By: Larry J. Schweiger
Pittsburgh Current Columnist
Since taking office, Trump has appointed two Supreme Court justices – Neil Gorsuch and Brett Kavanaugh – as well as nearly 200 other judges with lifetime appointments to lower federal courts. According to the Pew Research Center, 24% of the Federal Judicial positions are now filled with Trump appointees. Trump is now seeking to replace Supreme Court Justice Ruth Bader Ginsburg, the most influential justice in our lifetime whose last wish expressed to her granddaughter, “My most fervent wish is that I will not be replaced until a new president is installed.”
Have you no decency? It is disgusting and tawdry that within 24 hours of Ginsburg’s death, Trump announced he would appoint a woman and urged Republicans to fill the vacancy. Chants of “Fill that seat! Fill that seat!” broke out during Trump’s campaign rally in Fayetteville on Saturday. Just minutes after Ginsburg’s death, Majority Leader Mitch McConnell pledged a floor vote on an appointment.
McConnell is a hypocrite. He refused to even consider highly qualified moderate Merrick Garland, nominated by Barrack Obama eleven months before the 2016 election saying the voters should decide in November. Now that the table has turned, he has flipped and is committing to a hasty confirmation vote in the face of a Presidential election for a lifetime appointment to the highest court in the land.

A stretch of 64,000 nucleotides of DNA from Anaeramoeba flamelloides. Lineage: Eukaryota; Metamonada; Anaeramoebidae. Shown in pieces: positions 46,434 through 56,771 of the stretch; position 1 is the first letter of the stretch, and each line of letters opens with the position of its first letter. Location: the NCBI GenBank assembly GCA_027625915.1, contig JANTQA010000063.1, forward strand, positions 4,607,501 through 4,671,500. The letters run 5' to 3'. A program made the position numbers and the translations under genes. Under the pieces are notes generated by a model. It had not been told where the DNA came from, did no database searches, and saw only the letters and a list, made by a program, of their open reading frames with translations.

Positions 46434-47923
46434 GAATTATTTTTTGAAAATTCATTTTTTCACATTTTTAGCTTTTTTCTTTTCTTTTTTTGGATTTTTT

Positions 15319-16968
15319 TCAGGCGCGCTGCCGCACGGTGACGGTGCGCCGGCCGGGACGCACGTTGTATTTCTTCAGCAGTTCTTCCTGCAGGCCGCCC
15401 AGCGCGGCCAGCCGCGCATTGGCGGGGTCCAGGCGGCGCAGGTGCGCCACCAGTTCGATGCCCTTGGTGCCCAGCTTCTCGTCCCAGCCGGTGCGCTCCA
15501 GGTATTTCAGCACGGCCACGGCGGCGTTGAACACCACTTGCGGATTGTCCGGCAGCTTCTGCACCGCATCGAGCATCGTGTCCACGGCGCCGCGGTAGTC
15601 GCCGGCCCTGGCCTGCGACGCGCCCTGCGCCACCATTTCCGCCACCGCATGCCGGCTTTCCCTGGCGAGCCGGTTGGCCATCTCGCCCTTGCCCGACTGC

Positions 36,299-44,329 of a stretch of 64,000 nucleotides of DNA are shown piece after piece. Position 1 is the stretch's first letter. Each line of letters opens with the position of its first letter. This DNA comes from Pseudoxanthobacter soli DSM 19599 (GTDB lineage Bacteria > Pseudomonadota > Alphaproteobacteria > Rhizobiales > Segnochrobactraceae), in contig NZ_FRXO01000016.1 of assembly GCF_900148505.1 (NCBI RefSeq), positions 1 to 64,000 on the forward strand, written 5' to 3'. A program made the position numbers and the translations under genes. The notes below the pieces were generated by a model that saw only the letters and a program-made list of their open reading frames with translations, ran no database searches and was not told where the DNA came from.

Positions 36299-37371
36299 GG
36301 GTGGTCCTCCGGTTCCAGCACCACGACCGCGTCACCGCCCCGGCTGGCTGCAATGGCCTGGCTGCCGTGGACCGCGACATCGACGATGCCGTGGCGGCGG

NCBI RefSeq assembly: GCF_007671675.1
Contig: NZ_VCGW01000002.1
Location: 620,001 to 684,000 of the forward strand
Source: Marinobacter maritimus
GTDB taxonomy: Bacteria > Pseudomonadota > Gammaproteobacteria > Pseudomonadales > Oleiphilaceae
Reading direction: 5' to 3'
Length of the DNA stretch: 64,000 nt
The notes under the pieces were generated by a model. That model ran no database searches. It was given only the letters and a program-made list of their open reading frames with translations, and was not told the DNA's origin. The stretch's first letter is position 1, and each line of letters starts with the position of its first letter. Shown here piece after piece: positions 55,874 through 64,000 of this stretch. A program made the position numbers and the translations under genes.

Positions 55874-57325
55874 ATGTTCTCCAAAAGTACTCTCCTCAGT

Within moments of Justice Ginsburg’s death, embattled Senator Joni Ernst (R-IA) launched a fundraising effort off the vacancy. Other Republican senators led by Lindsey Graham are flipflopping on their 2016 pledge not to vote for a Supreme Court Justice in an election year.
Barack Obama, responding to Trump’s decision to nominate Ginsburg’s replacement, issued a statement: “Four and a half years ago, when Republicans refused to hold a hearing or an up-or-down vote on Merrick Garland, they invented the principle that the Senate shouldn’t fill an open seat on the Supreme Court before a new president was sworn in. A basic principle of the law––and of everyday fairness––is that we apply rules with consistency, and not based on what’s convenient or advantageous in the moment. The rule of law, the legitimacy of our courts, the fundamental workings of our democracy all depend on that basic principle. As votes are already being cast in this election, Republican Senators are now called to apply that standard. The questions before the Court now and in the coming years––with decisions that will determine whether or not our economy is fair, our society is just, women are treated equally, our planet survives, and our democracy endures––are too consequential to future generations for courts to be filled through anything less than an unimpeachable process.”